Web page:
So how to we test for this edge case, we can go ahead using other matchers to resolve that kind of issue, we can also check to be sure it returns a value (crooked way to go). For this, we will check to make sure it returns a value like 0.300…4.

test(‘Add 0.1 and 0.2 to be close to 0.3’, () => {
    expect(sum(0.1, 0.2)).toBeCloseTo(0.3);

Reason I chose to use **toBeCloseTo **as the matcher (method) for this is because when dealing with decimal values, there are possibilities for more values after the decimal point, depending on what computation is performed on the values, so instead of looking for the exact, I am making sure it is somewhere in that range.

Now you can see how we went from a test, wrote the function to pass the test, expanded our edge case, wrote a test for it and then we will still pass with our function. You can now go ahead to make sure the parameters are always numbers, also test for negative values.

Find below a test suite, the sum function we have above will fail some of the test, you will need to refactor it to pass all the tests.

// this is to connect the sum function with the test file, so Jest knows where the functions are.
const sum = require('./sum');

test('adds 1 + 2 to equal 3', () => {
  expect(sum(1, 2)).toBe(3);

test('add -1 to 3 to equal 2', () => {
  expect(sum(-1, 3)).toBe(2);

test('add a string and a Number to equal NaN', () => {
  expect(sum('tolu', 3)).toBe('NaN');

test('adds two strings to equal NaN', () => {
  expect(sum('decagon', 'institute')).toBe('NaN');

test('add two negative numbers -4 and -9 to equal -13', () => {
  expect(sum(-4, -9)).toBe(-13);

test('enter undefined values to output - enter parameters', () => {
  expect(sum()).toBe('You have not entered any paramter')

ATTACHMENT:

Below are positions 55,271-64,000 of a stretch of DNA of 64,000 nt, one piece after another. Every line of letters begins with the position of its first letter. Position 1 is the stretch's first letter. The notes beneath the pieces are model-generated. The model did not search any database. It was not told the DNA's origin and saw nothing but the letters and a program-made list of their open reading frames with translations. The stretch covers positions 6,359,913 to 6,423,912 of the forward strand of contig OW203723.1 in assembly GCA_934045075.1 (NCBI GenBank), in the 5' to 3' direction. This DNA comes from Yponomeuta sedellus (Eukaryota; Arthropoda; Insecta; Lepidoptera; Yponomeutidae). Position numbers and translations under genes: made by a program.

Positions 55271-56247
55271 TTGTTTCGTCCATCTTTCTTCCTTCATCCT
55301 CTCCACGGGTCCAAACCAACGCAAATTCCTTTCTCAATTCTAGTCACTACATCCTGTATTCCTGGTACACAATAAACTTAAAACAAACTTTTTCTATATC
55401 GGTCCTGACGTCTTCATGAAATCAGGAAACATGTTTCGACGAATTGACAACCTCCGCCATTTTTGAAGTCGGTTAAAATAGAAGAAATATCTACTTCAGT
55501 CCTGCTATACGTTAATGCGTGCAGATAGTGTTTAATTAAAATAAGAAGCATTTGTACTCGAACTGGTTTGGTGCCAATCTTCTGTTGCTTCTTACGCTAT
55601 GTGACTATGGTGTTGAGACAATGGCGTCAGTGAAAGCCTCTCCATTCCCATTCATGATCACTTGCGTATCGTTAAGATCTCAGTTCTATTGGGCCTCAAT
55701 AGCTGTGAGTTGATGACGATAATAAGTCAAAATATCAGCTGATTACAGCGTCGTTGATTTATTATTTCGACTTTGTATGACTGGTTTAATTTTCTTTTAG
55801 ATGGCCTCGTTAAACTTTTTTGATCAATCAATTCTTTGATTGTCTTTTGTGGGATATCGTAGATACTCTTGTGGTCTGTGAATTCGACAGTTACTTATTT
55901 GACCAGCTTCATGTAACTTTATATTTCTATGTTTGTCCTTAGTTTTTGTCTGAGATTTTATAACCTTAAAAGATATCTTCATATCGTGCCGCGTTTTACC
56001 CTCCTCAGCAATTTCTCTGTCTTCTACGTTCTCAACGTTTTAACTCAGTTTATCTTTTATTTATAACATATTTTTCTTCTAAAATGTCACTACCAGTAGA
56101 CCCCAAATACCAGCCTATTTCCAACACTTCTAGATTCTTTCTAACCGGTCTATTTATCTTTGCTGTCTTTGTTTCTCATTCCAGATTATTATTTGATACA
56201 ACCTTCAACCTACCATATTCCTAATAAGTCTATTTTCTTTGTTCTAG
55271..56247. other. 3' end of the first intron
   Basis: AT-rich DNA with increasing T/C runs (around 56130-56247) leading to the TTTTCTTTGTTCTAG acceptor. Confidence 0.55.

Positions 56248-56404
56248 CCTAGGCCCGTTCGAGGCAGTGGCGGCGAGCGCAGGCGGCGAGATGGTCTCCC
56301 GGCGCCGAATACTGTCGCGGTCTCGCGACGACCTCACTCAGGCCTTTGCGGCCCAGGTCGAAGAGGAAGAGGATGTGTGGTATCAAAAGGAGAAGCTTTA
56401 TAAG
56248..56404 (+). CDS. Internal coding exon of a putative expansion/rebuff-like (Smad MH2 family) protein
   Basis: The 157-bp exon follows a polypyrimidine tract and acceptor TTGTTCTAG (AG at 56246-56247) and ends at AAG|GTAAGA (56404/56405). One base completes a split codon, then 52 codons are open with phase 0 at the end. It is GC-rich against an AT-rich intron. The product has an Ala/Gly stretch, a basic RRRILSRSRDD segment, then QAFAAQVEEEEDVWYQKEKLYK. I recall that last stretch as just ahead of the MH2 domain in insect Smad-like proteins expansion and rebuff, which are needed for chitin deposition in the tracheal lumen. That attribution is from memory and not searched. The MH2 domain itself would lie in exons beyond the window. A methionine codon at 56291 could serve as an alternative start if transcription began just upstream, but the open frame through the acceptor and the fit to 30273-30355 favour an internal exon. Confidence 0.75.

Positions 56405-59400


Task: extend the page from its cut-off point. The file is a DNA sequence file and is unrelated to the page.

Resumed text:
test('adds numbers in string \'23\' to \'3\' to equal 26', () => {
  expect(sum('23', '3')).toBe(26);

test('Insert NaN as the only argument to equal NaN', () => {

test('Adding special characters like ! and ( to equal NaN', () => {
  expect(sum('!', '*')).toBe('NaN');

test('Adding 2 Decimal numbers - 0.1 and 0.2 to be close to 0.3', () => {
  expect(sum(0.1, 0.2)).toBeCloseTo(0.3);

test('Adding 2 values 0.915 and 0.11 to equal 1.025', () => {
  expect(sum(0.915, 0.11)).toBeCloseTo(1.025);

Before we go deep, let me introduce you to Jest expect Api

The Jest expect Api has a number of matchers you can use, It looks like Jest already accounted for all the things possible to be tested, you can test for truthiness, numbers, objects, arrays containing certain values, and much more. When you’re writing tests, you often need to check that values meet certain conditions. expect gives you access to a number of "matchers" that lets’ you validate different things. We obviously can’t talk about all the matchers or methods possible, we will however talk about .toBe() , .toMatch() , and .toEqual() . To learn more about expectvisit the Jest expect Api documentation page.


.toBe() is used to compare primitive values, It calls to compare values, which is better for testing than === , according to the Jest documentation. You should not use .toBe() with floating point values, like in the case of 0.1 + 0.2 above, it does not resolve to 0.3 , making .toBe()inappropriate for the test, but .toBeCloseTo() is the right method to use for floating-point numbers.

test(‘Add 1 and 2 to give 3’, () => {


.toMatch() is used to compare a string against a regular expression (regex) or against another string. For example, you might not know what a function returns but you know it should have a particular text in it, you can create a regex to test to be sure it is the correct thing that it returns; let us use returnString() as our function, it returns 'I am learning testing with you, yes you!' , remember we do not know it returns the above, we are going to then write a test to check using regex and also another test for when we are sure of what we want it to return, we can also use just a part of the expected string.

test(‘A statement on learning’, () => {
    expect(returnString()).toMatch(/testing/); // using regex
    expect(returnString()).toMatch('I am learning testing with you, yes you') // using the exact string you want returned
    expect(returnString()).toMatch('I am learning ') // using just a part of the string


.toEqual() is used to compare that two objects are same to the detail (checking all properties of the Object). It also calls to compare values, which is better for testing than === (strict equality), according to the Jest documentation.

const obj1 = {
    isArticle: true,
    title: 'Testing your JavaScript Code — TDD'
const obj2 = {
    isArticle: true,
    title: 'Testing your JavaScript'
const obj3 = {
    isArticle: true,
    title: 'Testing your JavaScript Code — TDD'
test(‘Checking two objects to make sure they are qual’, () => {